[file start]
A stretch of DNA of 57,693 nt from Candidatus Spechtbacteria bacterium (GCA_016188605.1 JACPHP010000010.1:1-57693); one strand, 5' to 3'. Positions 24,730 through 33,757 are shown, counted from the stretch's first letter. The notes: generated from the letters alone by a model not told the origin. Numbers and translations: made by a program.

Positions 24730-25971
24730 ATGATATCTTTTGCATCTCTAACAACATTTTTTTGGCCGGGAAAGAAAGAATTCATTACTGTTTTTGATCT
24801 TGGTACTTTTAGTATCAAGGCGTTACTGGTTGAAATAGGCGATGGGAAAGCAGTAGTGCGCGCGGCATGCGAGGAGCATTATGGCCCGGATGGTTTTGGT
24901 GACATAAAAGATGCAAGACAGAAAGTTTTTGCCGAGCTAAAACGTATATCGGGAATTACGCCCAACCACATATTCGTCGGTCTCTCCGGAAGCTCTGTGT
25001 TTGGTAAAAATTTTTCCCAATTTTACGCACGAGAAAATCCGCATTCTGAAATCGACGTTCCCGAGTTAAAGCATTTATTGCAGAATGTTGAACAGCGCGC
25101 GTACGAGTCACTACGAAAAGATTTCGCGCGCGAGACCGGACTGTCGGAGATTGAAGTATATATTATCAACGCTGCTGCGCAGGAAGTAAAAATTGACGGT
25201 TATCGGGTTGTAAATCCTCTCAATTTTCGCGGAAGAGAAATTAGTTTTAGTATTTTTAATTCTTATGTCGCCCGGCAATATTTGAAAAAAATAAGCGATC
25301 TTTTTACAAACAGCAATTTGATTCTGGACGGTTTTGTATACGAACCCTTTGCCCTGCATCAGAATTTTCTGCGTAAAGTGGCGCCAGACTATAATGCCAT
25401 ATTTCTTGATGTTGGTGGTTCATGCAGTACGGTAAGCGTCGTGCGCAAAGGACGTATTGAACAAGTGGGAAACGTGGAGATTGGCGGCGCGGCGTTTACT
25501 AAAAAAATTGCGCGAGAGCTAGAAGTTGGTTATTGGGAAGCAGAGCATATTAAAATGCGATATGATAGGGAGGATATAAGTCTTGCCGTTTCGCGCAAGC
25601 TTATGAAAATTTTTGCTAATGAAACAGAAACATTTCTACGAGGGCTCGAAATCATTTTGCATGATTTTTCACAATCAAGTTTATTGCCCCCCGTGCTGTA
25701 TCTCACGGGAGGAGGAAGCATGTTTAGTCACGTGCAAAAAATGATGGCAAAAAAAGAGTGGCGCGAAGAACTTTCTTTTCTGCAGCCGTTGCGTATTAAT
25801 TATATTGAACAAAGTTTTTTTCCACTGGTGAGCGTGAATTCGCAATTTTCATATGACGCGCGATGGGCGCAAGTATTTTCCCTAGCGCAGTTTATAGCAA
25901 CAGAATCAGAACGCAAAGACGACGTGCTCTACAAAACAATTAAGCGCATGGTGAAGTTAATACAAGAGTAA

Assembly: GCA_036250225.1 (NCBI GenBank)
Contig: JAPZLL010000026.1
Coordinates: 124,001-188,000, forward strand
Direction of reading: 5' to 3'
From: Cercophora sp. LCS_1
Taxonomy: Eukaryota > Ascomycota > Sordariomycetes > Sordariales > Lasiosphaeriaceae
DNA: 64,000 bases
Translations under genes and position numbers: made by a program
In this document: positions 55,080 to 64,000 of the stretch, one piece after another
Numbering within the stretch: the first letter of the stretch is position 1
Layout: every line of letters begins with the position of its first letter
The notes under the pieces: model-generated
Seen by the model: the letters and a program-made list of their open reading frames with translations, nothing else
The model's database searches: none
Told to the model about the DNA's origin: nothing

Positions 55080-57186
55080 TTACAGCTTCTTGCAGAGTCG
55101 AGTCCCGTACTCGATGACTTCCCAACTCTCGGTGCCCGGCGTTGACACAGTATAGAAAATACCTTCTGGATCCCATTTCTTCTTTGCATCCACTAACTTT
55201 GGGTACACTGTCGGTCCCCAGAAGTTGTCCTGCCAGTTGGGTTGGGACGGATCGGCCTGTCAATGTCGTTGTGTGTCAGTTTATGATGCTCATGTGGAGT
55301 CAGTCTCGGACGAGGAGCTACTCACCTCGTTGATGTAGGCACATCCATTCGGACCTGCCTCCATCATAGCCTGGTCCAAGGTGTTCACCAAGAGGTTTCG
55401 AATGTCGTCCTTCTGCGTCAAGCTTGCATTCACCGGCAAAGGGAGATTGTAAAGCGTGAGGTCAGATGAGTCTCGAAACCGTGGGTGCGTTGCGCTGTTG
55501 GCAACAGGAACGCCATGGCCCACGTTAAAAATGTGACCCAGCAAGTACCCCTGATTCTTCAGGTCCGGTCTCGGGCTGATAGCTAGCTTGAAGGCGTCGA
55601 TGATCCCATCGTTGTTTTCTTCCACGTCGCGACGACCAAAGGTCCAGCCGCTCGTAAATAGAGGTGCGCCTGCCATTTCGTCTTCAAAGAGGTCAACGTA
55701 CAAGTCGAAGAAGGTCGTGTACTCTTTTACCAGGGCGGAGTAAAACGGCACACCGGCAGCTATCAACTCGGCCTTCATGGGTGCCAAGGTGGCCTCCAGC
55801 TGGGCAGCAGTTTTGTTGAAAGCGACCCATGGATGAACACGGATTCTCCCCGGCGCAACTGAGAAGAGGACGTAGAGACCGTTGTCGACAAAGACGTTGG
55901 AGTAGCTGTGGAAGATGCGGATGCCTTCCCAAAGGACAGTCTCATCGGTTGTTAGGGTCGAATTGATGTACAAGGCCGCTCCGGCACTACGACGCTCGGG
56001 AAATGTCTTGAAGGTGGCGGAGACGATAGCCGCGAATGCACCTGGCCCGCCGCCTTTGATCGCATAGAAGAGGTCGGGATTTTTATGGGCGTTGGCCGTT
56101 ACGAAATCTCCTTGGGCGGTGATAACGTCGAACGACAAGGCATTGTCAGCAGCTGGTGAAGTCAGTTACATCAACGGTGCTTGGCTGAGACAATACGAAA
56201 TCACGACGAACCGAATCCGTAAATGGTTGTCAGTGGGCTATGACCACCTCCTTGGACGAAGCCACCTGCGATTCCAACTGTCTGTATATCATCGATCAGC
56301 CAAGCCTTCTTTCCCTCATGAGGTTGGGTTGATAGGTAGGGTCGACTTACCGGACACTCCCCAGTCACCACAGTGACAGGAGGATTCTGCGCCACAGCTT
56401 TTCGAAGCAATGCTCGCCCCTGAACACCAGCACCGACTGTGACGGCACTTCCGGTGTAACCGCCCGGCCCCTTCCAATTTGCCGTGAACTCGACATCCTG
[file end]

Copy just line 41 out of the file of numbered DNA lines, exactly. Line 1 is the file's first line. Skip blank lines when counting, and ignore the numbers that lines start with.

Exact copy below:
55901 AGTAGCTGTGGAAGATGCGGATGCCTTCCCAAAGGACAGTCTCATCGGTTGTTAGGGTCGAATTGATGTACAAGGCCGCTCCGGCACTACGACGCTCGGG